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  • Jenny

Daddy of Mine: A Heartfelt Tribute

As I looked out over the pier at Seal Beach, I could smell something familiar; an odor I associated with the docks I used to fish at with my dad. What unraveled from that was a slew of memories and feelings... and ended up being a poignant tribute to my dad that was very healing. Hope it touches you like my memories did for me. <3


My dad was an unusual man. Unorthodox. Silly. Incredibly thoughtful. Brilliant. Scary. Flawed.


I was his Chicky. Not your every day term of affection, which should clue you in that he was no ordinary man. Just ask my sisters—my kid sister’s was Boo-Boo (always getting hurt—STILL always getting hurt but always okay lol). And when my youngest sister was born, he announced: “We had a lamp.” (Her name was to be Tiffany).


This peculiar man raised me. Diggin deep, I can see that with him, I was allowed to be goofy and silly. But I wasn’t. Because someone had to be the serious one.


I have few regrets in my life. One is not letting him teach me this unapologetic way of being a free spirit. The other was cutting him out of my life for twelve years, and depriving him and my children of forming a beautiful bond. None of us will ever get that time back.


But we made peace. Before he passed, he did get to meet the kids and they took an instant love to him and his quirkiness. There was also a single phone call in the month before his death that changed everything for us. Honesty. Forgiveness. Vulnerability. Compassion. The unmistakable love of an emotionally reserved father fully expressed freely after 42 years. Nothing that ever happened before this moment mattered any longer.


Not all single moments change your life for the worse.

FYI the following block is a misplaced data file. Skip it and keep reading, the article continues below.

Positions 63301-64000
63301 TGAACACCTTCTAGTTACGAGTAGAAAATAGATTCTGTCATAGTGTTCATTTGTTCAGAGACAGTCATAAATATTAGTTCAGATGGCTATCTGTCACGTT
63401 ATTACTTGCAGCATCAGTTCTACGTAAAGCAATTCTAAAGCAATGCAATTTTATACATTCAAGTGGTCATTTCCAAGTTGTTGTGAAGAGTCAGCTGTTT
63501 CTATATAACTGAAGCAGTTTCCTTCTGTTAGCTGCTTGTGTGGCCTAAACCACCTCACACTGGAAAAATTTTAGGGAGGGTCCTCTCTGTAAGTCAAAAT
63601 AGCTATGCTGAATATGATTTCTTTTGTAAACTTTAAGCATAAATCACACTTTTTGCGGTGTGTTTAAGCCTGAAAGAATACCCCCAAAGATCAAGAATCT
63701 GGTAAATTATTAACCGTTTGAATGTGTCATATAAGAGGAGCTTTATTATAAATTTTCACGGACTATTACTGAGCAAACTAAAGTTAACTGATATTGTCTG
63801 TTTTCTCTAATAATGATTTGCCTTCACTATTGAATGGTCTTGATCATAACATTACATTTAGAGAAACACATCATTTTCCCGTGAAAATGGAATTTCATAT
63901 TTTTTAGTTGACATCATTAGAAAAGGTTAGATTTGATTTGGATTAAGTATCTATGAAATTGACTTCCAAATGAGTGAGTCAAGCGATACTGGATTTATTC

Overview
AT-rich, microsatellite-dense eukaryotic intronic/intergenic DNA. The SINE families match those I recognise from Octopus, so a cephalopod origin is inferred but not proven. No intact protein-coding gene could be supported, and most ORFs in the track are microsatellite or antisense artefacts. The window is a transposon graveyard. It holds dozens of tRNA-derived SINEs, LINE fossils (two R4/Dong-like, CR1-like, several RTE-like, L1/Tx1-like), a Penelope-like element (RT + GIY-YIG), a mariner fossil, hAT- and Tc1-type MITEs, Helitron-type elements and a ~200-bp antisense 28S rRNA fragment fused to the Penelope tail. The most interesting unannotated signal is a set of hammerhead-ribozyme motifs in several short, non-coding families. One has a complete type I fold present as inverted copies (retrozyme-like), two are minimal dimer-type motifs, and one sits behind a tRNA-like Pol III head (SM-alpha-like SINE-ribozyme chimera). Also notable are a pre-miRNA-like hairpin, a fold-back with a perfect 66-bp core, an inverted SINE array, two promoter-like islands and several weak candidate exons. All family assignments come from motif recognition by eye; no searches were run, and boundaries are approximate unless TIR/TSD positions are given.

I remember him in the craziest of ways. People typically talk of feathers and pennies and other traditional symbols that are “signs” of a passed love one with you. Not my dad. Hell no. He didn’t even leave this earth conventionally.


I happened to be on the phone with a deeply and spiritually connected friend in the moment that he passed. She saw him transition and described in unbelievably detailed precision how he freed himself of his physical body, walked to the light where his loved ones awaited him, and he lit up with joy, exclaiming this felt like Disneyland.


Now that’s how I’d like to think about death’s destination.


But even moreso—my friend literally felt and conveyed the excitement of Disneyland (and side note: she said in that moment, she no longer feared death because she saw it, and sadly for us on earth, she passed only a few years later—on the anniversary of the day my family scattered his ashes).


Believe what you will. But my dear friend and father were connected in more ways than just her passing on his memorial anniversary. So, I hold this transitional experience of his death close to my heart as truth.


And so a man who approaches death in such excruciating physical agony to welcome his ultimate bliss is just the beginning of his “end.” For he continues to visit, leaving tell tale signs that he is watching over us.


Nope—not pennies, feathers, birds, etc.


He’s in the SHADOW license plate I see often near my local grocery store—his end of life nickname from friends.